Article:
LEPANTO-Chesterton experts? Help

I recently had this query and wondered ,whether anyone here could answer concerning Chesterton’s poem.

I hope I do not bother you asking for a little help in a matter that could appear trivial but has some importance to me. I have already ask our mutual fb-friend Joseph Galvin but he has my same perplexities.
I am a fan of G.K.C. and I especially love his great poem “Lepanto”. My problem is I am not sure I understand lines 19-20, that is:

"The last and lingering troubadour to whom the bird has sung,
That once went singing southward when all the world was young,"

This refers to Don John of Austria, the heroic leader of the Christian fleet, whom the poet previously calls “the last knight of Europe”. So I understand why he calls him a “troubadour”, that is a poet, meaning he was the last romantic hero, I think.
What is not clear to me is the matter regarding the bird. Did the bird sing to him? What does that mean? Then, who went singing southward, the troubadour or the bird? However, and this my is main question, what does it mean that he or it went singing southward?
Can you help me? What do you think? Is the problem my incomplete knowledge of English or a metaphor I do not understand or an allusion to facts in history or in the life of the hero which I ignore?
Thank you for your time. Good wishes,

My reply would be that the bird singing is the Word of God and the bird image the mediaeval one of the falcon bing the link between the courtly lover and his unttainable love, nevertheless a link. This was a knightly allusion in he Middle Ages. Don John was not yet united with the Father and yet ‘sung to’-or could it be the dove of the Holy Spirit, telling Don John to travel south. I am not a Chesterton scholar but have studied mediaeval verse. What do others think?:shrug:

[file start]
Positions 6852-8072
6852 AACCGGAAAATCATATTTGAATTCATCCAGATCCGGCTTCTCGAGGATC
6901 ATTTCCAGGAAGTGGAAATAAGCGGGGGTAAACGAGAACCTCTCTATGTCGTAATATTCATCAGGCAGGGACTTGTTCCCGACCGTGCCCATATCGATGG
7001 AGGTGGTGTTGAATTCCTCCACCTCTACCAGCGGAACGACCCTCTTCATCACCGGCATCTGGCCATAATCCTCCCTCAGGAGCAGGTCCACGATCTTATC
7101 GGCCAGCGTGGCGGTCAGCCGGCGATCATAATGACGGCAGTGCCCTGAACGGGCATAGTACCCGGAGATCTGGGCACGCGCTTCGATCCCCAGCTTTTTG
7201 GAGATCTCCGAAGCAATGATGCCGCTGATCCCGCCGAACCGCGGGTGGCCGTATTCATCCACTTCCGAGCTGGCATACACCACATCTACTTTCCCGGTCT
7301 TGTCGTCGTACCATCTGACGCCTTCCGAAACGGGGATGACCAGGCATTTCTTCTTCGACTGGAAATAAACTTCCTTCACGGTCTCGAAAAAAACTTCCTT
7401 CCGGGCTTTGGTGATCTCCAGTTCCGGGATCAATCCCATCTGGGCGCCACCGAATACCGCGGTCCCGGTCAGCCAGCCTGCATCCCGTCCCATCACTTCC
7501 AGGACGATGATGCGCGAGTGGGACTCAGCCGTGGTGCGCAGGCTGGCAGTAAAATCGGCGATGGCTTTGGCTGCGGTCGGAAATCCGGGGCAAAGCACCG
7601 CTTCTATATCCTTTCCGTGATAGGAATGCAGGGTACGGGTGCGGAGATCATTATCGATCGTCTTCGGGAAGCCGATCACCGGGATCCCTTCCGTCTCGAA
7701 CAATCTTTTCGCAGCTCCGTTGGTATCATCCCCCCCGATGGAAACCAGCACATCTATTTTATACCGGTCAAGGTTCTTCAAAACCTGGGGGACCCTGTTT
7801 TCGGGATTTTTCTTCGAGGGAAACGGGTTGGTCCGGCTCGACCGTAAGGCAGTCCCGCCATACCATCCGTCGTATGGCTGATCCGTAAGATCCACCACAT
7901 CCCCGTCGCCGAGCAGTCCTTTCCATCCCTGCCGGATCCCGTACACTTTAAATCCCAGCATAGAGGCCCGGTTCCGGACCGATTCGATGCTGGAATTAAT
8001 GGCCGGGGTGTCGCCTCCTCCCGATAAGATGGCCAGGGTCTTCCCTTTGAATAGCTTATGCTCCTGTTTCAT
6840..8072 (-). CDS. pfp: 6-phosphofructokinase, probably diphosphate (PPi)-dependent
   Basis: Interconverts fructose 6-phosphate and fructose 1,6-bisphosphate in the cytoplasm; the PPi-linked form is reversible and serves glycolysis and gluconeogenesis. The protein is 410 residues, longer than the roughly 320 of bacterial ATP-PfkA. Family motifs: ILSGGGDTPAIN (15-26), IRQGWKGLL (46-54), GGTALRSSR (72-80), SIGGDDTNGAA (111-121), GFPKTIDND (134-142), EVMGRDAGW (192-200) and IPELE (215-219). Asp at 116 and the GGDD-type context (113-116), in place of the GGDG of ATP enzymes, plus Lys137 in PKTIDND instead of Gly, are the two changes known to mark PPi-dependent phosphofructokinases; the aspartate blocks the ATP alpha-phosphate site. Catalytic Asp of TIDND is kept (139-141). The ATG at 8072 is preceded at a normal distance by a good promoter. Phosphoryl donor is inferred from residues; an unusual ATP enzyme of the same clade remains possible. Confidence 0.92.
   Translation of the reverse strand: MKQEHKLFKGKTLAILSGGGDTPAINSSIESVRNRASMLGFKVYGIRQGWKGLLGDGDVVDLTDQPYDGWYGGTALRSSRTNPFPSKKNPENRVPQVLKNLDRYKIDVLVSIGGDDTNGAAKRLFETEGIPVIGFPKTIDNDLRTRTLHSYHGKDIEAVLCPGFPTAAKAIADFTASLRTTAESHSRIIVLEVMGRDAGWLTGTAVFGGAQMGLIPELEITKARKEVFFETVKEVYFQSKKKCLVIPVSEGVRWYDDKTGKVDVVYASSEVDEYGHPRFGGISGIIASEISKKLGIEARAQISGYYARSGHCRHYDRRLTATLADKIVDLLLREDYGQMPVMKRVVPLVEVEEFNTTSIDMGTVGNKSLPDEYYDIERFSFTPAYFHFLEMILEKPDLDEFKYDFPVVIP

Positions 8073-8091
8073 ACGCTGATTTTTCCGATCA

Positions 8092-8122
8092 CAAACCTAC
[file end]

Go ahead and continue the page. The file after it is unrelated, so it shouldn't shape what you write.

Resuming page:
I’ve been a Chesterton collector and student for around 45+ years. Wrote a paper on “Lepanto” in college. But i didn’t treat that line or image in particular.

My take on it has always been that the bird was a flight of Chesterton’s poetic fancy, and stood, if anything, for the call to the Crusades, to go south to follow the Cross. The following lines tie those to the new Crusade of Don Juan and the Pope’s call.

I would hesitate to associate the image with courtly love, in spite of the “troubadour” and “southward”, as toward southern France, because I would then be put in mind of the Albigensians. A Crusade connection there, but not one I think Chesterton would want to make.


Thank you, GKC, for your answer (and thanks to my friend Evelyn too, of course).
Dear GKC, since Chesterton is one of my favourite writers, I hope it will be possible for me to get your kind help again in the future.
Good bye.
Rodolfo Caroselli:thumbsup:

I am glad, if I was a help. And would be happy to try to be useful again.


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